Which people spoke gibberish?

| Linda Brown | Communication

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In a way we do, all of us! – The ancient Greeks used the term barbarian to describe all non-Greek-speaking people.

That’s because the language they spoke sounded to Greeks like Gibberish represented by the sounds “bar bar bar”.

Now take a moment and guess what are the roots of Brabi…

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And for all of you language trivia-frickes, here’s some more:

There are about 10,000 human languages ​​worldwide and countless local dialects.

Most human languages ​​vocally manifested and produced by oral, nasal and throat cavities. Nonetheless, there are also a limited number of human languages ​​in which signs are expressed through hand gestures and facial expressions (sign languages), and are mostly created in communities where there is a high rate of deaf people.

Papua New Guinea has the largest linguistic diversity in the world, with no less than 820 different languages, most of which are spoken today and some are almost extinct. Because of the literacy Papuas low rates (30%-40%) it is difficult to document these languages ​​and, indeed, some are in danger of extinction.

Many animals use symbolic communication that allows even complex messages to be transmitted. Different animals have different symbolic systems, some of which are innate and some of which are acquired by learning. These communication systems are based on the auditory sense through sounds, movements, touch (the sense of touch) and smell (ie: urine). The messages conveyed to one another and their surroundings. These messages carry vital information and play a major role in animal existence as well as their ability to survive in the wild.

The number of species in nature is huge and many have complex and learned symbolic systems that deserve to be described as languages.

Some animals can acquire language in the laboratory conditions include gorillas, bonobos, and chimpanzees.

Nonetheless, while teaching sign language in the labs proved to be successful that is not the case with written or instrumentation-assisted language. However, animals that did learn a language in the lab preferred social and sexual individual-animals who also acquired their language. Moreover, they speak to themselves in sign language when they are alone.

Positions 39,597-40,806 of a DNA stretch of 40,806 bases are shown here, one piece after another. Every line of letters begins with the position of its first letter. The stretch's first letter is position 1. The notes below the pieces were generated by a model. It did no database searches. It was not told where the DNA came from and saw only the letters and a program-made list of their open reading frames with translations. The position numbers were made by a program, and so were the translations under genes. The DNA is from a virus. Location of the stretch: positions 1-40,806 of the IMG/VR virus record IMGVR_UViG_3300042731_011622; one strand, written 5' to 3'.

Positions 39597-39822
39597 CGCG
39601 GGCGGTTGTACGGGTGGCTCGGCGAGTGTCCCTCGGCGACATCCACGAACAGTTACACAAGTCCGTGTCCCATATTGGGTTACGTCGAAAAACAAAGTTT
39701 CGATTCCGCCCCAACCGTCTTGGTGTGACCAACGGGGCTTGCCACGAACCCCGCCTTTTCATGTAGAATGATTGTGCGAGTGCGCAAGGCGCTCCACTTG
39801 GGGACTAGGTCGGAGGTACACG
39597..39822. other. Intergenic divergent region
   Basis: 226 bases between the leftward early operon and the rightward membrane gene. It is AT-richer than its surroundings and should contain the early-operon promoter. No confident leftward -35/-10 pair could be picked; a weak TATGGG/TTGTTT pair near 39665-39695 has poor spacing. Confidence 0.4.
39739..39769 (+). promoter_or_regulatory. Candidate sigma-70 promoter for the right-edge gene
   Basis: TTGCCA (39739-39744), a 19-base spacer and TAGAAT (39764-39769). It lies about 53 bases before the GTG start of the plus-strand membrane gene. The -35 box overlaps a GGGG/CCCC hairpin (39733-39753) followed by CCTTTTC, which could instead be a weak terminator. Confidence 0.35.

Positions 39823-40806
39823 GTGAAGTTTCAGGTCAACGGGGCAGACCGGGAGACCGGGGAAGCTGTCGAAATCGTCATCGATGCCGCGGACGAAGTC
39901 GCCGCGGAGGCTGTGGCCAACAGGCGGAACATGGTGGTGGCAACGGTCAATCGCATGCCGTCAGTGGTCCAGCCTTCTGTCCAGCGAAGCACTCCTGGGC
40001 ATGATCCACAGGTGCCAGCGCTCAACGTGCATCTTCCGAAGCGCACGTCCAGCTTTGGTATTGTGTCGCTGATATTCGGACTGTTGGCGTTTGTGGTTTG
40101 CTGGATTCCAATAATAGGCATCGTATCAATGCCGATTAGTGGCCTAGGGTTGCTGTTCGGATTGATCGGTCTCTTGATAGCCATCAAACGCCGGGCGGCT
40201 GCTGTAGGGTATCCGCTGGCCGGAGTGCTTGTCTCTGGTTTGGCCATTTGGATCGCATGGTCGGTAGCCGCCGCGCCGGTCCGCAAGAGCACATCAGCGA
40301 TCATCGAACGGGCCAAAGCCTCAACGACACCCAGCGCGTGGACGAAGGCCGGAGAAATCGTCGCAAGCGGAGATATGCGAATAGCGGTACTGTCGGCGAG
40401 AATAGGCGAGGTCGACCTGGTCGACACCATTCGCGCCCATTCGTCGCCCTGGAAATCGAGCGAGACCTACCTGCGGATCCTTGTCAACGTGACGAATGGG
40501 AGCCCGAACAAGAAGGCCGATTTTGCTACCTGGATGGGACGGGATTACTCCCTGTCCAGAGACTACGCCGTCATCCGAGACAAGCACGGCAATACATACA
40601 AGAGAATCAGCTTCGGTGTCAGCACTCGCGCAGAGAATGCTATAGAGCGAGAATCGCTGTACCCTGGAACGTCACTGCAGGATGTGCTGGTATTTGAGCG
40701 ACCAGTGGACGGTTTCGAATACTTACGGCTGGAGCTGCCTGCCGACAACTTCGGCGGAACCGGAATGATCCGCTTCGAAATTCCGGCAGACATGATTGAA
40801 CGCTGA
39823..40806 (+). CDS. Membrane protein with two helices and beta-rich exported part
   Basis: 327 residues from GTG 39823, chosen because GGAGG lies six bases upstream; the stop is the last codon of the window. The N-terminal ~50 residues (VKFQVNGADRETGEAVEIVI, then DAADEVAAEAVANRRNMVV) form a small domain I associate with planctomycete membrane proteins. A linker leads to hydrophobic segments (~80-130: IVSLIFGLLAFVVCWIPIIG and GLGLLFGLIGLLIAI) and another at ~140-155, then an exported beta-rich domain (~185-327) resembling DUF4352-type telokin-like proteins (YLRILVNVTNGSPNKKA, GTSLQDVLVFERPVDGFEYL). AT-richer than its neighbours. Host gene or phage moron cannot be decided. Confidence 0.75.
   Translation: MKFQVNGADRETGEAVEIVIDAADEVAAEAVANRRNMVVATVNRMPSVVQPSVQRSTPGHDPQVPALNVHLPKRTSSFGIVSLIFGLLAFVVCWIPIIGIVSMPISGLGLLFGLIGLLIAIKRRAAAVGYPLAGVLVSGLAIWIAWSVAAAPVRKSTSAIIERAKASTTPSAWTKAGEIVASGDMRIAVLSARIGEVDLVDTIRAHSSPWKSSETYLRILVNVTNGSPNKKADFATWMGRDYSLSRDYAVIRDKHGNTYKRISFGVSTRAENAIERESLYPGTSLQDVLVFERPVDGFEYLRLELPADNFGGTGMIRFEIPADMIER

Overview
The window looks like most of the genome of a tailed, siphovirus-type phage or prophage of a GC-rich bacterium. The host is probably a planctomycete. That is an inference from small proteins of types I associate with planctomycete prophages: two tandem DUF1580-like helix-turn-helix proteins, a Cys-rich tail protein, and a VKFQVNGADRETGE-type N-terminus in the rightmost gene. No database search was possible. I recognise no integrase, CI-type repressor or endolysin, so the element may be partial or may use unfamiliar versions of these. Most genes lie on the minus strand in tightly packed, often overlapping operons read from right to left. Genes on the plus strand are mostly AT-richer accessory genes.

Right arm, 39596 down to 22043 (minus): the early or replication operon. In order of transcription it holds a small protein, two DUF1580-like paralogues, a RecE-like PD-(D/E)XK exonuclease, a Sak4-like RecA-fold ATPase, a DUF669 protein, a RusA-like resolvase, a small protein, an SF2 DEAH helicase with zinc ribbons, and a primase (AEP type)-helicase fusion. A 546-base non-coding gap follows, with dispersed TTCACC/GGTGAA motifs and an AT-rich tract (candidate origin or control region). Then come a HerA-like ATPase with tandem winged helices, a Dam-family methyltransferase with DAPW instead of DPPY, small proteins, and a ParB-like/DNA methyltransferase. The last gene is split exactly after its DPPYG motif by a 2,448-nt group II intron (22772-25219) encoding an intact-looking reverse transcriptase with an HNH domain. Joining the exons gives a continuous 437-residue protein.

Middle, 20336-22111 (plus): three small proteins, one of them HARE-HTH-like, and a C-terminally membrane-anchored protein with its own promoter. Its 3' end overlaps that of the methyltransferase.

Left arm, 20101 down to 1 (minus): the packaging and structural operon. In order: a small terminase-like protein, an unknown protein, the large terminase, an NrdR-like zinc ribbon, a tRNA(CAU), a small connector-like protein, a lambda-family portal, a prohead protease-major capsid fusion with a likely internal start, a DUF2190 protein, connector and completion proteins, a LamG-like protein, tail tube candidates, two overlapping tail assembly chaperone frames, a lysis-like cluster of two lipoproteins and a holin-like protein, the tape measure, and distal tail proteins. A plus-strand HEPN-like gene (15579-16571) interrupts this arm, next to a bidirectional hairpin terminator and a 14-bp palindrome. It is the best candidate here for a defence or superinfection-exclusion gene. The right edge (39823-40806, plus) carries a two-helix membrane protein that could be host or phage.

And for all of you language trivia-frickes, here’s some more:

There are about 10,000 human languages ​​worldwide and countless local dialects.

Most human languages ​​vocally manifested and produced by oral, nasal and throat cavities. Nonetheless, there are also a limited number of human languages ​​in which signs are expressed through hand gestures and facial expressions (sign languages), and are mostly created in communities where there is a high rate of deaf people.

Papua New Guinea has the largest linguistic diversity in the world, with no less than 820 different languages, most of which are spoken today and some are almost extinct. Because of the literacy Papuas low rates (30%-40%) it is difficult to document these languages ​​and, indeed, some are in danger of extinction.

Many animals use symbolic communication that allows even complex messages to be transmitted. Different animals have different symbolic systems, some of which are innate and some of which are acquired by learning. These communication systems are based on the auditory sense through sounds, movements, touch (the sense of touch) and smell (ie: urine). The messages conveyed to one another and their surroundings. These messages carry vital information and play a major role in animal existence as well as their ability to survive in the wild.

The number of species in nature is huge and many have complex and learned symbolic systems that deserve to be described as languages.

Some animals can acquire language in the laboratory conditions include gorillas, bonobos, and chimpanzees.

Nonetheless, while teaching sign language in the labs proved to be successful that is not the case with written or instrumentation-assisted language. However, animals that did learn a language in the lab preferred social and sexual individual-animals who also acquired their language. Moreover, they speak to themselves in sign language when they are alone.